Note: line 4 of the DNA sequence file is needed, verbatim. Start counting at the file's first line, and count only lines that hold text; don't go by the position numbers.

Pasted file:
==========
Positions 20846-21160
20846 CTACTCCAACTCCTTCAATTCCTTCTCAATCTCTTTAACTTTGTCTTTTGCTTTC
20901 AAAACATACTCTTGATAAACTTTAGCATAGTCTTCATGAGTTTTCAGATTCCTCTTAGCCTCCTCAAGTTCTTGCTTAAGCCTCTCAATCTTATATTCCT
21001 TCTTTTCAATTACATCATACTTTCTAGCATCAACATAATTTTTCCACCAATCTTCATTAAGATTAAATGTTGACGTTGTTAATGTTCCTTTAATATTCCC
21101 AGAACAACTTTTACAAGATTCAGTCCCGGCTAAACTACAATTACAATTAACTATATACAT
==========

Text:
21001 TCTTTTCAATTACATCATACTTTCTAGCATCAACATAATTTTTCCACCAATCTTCATTAAGATTAAATGTTGACGTTGTTAATGTTCCTTTAATATTCCC